Shrink-Wrapped Security - Page 2
In IT, as in any other field, but particularly in security, real world experience makes such a difference. In a given year, a system administrator may have to deal with one or two security incidents. A security consultant will most likely deal with more than this on a single day. The knowledge and experiences gained from this intensive exposure allows security consultants to develop finely honed skills in both risk assessment and identification. They are far more able to thoroughly test a security solution than someone who has just read the instruction manual for a software package.
That is not to say that using a security consultant is a foolproof means. Not all security consultants, or consultancies, are created equal. As much time should be invested in choosing a security consultant as choosing the security solution in the first place. The introduction of certifications programs by a number of the leading security software vendors can lead you to believe that holders of these certifications are competent and knowledgeable, but it is not a guarantee. In the same way that there are inexperienced and 'paper' holders of other certifications, security certifications are no different. The exact skills which are so important in the work environment -- up to date knowledge and hands on experience -- are the two hardest things to incorporate into a certification test. As mentioned earlier, that is not to say that certified individuals are not competent, but the value of the certification can only be estimated when it is backed up by practical on-the-job experience.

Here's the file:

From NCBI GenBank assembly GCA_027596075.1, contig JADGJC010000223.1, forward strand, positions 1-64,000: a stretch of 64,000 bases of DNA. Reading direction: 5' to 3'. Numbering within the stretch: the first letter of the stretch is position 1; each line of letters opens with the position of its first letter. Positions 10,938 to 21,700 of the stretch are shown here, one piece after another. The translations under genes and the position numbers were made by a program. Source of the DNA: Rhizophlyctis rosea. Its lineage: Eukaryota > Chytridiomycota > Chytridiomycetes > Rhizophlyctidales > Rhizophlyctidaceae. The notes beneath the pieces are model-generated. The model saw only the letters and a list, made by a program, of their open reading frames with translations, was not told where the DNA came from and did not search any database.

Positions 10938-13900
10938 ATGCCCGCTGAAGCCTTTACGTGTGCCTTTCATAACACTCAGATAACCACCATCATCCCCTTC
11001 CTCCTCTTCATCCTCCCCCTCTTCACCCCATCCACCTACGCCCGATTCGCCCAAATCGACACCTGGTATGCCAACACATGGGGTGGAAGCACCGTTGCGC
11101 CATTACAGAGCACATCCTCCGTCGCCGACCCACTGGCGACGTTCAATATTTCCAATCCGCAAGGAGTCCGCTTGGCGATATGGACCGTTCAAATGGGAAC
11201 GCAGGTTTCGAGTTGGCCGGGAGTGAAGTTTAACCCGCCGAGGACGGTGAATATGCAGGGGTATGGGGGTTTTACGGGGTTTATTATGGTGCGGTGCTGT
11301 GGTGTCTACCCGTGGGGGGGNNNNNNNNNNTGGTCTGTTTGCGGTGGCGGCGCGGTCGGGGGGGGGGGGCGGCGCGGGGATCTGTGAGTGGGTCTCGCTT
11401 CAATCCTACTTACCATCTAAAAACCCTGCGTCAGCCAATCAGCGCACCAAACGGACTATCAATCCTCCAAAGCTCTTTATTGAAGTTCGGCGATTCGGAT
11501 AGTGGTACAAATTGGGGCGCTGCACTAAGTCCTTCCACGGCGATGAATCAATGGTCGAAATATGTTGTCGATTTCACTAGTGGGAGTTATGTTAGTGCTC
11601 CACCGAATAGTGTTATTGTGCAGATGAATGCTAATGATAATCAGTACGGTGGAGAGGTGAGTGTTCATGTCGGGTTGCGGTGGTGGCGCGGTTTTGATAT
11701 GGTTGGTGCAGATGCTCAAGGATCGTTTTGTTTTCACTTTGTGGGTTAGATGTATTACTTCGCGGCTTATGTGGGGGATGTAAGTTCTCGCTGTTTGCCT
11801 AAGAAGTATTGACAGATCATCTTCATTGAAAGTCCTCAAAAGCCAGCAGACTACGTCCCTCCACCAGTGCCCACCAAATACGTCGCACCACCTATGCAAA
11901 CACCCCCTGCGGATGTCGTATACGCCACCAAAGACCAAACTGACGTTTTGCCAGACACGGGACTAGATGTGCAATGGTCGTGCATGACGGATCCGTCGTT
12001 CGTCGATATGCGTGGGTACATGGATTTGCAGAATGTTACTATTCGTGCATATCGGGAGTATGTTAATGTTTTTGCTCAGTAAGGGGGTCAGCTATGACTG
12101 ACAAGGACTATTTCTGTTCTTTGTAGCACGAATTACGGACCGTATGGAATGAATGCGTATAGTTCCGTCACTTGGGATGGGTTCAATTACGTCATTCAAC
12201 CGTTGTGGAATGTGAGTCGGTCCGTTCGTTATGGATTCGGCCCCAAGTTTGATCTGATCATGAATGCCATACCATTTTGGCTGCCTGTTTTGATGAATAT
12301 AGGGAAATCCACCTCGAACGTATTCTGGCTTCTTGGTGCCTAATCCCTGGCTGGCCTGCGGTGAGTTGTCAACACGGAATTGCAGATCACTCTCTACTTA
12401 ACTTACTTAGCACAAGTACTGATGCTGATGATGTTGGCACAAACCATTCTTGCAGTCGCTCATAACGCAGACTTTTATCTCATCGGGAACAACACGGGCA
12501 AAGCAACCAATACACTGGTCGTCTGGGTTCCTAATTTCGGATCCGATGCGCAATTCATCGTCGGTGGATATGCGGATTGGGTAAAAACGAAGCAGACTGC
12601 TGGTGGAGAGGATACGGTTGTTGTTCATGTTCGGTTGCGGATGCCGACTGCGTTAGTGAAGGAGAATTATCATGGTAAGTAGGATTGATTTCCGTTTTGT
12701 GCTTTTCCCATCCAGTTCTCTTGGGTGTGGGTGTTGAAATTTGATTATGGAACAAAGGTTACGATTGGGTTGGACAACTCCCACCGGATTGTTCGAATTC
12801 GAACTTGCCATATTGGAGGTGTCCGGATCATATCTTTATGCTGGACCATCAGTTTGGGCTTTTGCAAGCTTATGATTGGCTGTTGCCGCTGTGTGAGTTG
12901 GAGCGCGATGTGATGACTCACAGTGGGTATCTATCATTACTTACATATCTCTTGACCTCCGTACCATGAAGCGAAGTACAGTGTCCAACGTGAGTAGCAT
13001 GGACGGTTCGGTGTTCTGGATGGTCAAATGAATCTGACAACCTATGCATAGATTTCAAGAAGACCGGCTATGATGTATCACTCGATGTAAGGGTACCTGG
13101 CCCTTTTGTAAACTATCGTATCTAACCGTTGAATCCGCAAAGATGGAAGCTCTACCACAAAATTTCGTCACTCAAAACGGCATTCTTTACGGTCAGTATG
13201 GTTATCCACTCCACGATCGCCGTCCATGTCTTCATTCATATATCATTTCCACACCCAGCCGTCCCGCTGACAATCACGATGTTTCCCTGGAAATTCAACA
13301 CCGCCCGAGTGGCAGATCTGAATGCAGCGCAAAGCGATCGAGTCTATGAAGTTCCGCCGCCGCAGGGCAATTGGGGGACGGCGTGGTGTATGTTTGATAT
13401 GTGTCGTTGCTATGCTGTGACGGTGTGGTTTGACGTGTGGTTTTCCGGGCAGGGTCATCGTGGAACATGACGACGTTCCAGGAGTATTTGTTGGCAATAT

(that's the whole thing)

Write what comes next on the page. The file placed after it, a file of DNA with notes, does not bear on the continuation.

Through this experience, security consultants are able to understand business issues as they relate to security. Understanding the risks is actually a step that comes before any kind of remedial actions, as Allen Vance, Vice President of Offer Management for Internet Security Systems, a leading provider of security testing software, points out.
"First, customers must understand what kind of business level risks they have," says Vance. "A bank will have different associated risks than, for example, a baker. Next, you have to determine whether you have the appropriate skills to manage the solution in house. In each case, not determining your needs or understanding the requirements fully will most likely prove to be a false economy". Vance has the luxury of providing an impartial view on the subject, as customers of ISS fall into both camps.
If, at the end of the day, you have the skills in-house and understand the risks that you are protecting against, using testing software and performing your own checks may be a valid approach, but if there is any doubt, use a suitably qualified and experienced security consultant. As one veteran security consultant puts it, you could save a few bucks and it could cost you your business.
Compelling argument, isn't it?